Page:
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Afghan Attacks Hit NATO Convoy, Afghan Regional Police

  • Ayaz Gul

A U.S. soldier inspects the site of a suicide bomb attack in Kabul, Afghanistan, June 30, 2015.

A U.S. soldier inspects the site of a suicide bomb attack in Kabul, Afghanistan, June 30, 2015.

Eyewitnesses and Afghan officials said a suicide bomber detonated his explosives-packed car near a NATO military convoy on the main highway leading to Kabul’s airport.

The powerful explosion damaged several vehicles and sent a massive plume of black smoke over the Afghan capital. The city police chief confirmed to VOA the death of one civilian. At least 22 others were wounded, although local media reported a higher death toll.

Women and children were among the victims.

A spokeswoman for NATO’s non-combatant Resolute Support mission said two of its personnel suffered “minor injuries.” She added that coalition personnel and vehicles were recovered from the blast site, not far from the U.S. embassy.

Taliban spokesman Zabihullah Mujahid said the insurgent group was behind the attack on what he referred to as foreign “occupation forces.”

Hours before, President Ashraf Ghani addressed a function in Kabul where he dismissed concerns that increased Taliban violence threatens the country’s integrity.

“No one should even think that, God forbid, Afghanistan will collapse," Ghani said. "We have defended it for 5,000 years and are ready to sacrifice our lives to defend for another 5,000 years.”

The Afghan president added that security forces are capable of tackling the security challenge, although he admitted the task is not easy.

He said that in the northern Kunduz province alone, militants from 10 countries are fighting the Afghan security forces. He did not elaborate.

Local security officials have said that Uzbek, Tajik, Pakistani and Chechen nationals are among the foreign fighters.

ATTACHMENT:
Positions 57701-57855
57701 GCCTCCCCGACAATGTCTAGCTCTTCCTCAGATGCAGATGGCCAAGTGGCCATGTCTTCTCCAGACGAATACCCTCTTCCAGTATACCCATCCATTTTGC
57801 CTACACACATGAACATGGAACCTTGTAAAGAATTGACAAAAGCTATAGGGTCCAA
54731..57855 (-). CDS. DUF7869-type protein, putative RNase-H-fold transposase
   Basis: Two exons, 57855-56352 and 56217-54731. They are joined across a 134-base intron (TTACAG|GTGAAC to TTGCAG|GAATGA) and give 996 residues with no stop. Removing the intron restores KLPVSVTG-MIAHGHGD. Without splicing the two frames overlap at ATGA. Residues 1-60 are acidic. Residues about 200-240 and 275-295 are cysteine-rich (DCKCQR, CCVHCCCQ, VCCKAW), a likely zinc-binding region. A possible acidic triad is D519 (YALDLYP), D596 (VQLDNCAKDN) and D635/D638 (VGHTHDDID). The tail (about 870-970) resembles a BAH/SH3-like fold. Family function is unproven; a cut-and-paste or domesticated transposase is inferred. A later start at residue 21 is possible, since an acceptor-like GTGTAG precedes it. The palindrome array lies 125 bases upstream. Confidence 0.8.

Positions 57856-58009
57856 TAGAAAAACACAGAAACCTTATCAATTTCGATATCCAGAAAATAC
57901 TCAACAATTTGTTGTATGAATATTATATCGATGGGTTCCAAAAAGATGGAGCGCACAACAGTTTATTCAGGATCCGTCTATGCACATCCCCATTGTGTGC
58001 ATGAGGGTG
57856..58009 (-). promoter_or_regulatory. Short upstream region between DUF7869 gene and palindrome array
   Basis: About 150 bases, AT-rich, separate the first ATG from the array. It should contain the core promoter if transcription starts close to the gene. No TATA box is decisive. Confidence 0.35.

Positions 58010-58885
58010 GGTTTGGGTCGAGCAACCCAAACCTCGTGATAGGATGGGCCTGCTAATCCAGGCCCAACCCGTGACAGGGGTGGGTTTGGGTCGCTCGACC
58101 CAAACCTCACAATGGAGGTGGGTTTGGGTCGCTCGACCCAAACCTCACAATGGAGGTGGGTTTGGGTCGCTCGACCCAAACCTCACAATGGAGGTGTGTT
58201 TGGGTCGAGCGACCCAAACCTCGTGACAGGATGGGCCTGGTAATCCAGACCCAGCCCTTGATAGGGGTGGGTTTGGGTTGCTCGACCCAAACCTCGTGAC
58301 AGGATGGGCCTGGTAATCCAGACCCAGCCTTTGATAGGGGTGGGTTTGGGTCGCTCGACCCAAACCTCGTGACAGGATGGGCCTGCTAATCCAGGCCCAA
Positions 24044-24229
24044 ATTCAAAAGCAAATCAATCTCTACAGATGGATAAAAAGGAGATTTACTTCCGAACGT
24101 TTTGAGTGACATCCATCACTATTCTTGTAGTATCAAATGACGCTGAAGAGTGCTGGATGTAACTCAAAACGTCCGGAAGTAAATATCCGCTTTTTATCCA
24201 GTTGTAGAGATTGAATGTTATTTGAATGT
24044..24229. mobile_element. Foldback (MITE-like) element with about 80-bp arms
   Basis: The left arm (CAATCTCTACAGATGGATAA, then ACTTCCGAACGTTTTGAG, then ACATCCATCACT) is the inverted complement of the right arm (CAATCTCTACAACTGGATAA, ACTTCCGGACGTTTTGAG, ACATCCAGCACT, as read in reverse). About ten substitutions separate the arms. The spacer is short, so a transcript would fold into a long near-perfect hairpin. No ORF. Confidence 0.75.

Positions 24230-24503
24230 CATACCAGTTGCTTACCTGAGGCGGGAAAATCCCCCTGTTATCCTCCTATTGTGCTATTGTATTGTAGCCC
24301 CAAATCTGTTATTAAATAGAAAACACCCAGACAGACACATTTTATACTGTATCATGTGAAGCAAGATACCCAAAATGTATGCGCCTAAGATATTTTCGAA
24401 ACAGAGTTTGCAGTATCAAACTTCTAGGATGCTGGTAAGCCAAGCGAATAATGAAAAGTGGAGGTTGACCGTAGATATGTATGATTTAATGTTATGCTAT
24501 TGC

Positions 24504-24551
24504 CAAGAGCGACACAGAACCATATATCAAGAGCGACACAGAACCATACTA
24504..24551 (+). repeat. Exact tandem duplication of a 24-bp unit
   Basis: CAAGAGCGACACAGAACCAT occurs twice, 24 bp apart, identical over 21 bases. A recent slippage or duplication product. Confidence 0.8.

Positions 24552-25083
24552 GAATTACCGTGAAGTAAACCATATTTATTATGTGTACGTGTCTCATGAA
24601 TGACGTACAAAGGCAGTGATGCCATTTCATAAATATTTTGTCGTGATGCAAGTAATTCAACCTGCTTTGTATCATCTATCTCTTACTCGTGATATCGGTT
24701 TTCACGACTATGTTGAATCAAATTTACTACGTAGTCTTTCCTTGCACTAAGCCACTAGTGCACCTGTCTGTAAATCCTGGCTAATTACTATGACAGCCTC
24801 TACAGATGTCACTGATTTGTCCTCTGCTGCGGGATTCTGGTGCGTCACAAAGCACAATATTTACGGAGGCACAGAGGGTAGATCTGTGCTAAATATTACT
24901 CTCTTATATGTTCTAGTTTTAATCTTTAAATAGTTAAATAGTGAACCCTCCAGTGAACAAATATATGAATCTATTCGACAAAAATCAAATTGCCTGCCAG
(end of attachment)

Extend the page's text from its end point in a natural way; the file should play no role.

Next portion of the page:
Kunduz and surrounding northern provinces have been the focus of this year’s Afghan summer fighting. The Taliban had briefly seized three northern districts during recent hostilities before being pushed out by Afghan forces in recent weeks.

Meanwhile, the rise of pro-Islamic State groups in parts of Afghanistan has also added to security challenges facing the Afghan government. The fighters have also engaged in deadly clashes with Taliban militants.

Ghani, in his speech, underlined the need for all the neighboring countries to cooperate with Afghanistan in dealing with the militancy, warning it threatens regional stability as well.

Kabul, Lashkargah, and Uruzgan province, Afghanistan

Kabul, Lashkargah, and Uruzgan province, Afghanistan

Elsewhere in Afghanistan Tuesday, a Taliban suicide bomber drove his car into the back wall of police headquarters in southern Helmand province.

The assault in the provincial capital, Lashkargah, killed at least two people and wounded more than 50 others. The victims were mostly civilians, including women and children.

Afghan officials said the portion of the police complex where the bomber struck was close to a civilian settlement.

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